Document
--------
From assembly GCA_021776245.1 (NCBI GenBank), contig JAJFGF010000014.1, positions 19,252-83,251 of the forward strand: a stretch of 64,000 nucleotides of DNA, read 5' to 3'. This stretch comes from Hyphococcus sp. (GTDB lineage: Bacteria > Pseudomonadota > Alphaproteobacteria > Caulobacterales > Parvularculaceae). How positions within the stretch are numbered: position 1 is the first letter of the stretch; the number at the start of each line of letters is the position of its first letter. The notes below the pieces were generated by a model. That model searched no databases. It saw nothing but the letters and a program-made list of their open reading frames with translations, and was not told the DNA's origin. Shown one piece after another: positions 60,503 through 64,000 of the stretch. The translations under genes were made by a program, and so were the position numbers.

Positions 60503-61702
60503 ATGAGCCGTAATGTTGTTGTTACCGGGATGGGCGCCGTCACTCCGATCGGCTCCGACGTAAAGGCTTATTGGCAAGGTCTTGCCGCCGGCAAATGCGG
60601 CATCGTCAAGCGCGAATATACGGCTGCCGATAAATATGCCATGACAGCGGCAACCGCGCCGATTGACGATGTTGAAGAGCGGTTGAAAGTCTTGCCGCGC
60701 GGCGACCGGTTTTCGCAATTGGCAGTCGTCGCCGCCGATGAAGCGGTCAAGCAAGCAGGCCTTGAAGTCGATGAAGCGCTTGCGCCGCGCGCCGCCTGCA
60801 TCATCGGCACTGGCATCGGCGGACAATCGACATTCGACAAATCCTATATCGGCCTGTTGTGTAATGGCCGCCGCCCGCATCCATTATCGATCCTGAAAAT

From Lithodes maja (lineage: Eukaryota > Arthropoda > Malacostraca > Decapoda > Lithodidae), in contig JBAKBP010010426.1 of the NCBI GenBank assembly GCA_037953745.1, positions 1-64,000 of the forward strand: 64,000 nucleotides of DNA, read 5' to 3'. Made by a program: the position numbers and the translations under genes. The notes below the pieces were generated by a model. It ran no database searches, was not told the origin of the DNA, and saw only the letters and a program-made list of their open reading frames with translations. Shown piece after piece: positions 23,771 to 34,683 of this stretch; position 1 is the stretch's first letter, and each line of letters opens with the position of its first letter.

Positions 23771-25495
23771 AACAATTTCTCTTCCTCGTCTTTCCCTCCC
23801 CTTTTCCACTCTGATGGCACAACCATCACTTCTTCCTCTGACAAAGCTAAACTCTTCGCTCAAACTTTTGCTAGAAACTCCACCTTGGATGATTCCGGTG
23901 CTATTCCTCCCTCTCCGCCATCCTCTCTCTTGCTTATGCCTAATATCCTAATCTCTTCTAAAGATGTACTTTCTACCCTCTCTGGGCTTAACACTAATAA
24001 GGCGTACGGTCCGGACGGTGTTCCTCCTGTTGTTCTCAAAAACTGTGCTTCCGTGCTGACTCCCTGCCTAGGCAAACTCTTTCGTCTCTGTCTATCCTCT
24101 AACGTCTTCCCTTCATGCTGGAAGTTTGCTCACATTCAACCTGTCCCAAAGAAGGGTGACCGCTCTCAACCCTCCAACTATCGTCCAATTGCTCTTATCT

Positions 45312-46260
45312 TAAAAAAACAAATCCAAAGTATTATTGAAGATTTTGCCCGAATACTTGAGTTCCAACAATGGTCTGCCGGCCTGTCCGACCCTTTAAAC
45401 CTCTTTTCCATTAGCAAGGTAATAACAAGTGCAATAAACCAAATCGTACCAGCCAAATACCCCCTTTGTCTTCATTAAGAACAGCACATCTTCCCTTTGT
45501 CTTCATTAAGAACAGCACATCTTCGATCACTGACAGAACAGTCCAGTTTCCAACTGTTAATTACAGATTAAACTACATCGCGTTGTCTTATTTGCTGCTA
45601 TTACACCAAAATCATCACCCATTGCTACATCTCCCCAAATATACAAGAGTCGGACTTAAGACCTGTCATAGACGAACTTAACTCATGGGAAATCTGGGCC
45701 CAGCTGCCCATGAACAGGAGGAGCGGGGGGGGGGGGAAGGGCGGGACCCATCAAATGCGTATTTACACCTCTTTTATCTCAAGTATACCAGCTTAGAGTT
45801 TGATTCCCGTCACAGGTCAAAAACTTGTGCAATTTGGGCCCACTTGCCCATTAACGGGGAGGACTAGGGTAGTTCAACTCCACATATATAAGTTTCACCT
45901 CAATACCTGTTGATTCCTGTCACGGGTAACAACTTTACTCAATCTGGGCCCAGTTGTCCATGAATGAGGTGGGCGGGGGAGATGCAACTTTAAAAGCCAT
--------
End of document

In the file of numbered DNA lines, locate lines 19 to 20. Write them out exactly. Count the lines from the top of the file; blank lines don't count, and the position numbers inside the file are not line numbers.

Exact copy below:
45701 CAGCTGCCCATGAACAGGAGGAGCGGGGGGGGGGGGAAGGGCGGGACCCATCAAATGCGTATTTACACCTCTTTTATCTCAAGTATACCAGCTTAGAGTT
45801 TGATTCCCGTCACAGGTCAAAAACTTGTGCAATTTGGGCCCACTTGCCCATTAACGGGGAGGACTAGGGTAGTTCAACTCCACATATATAAGTTTCACCT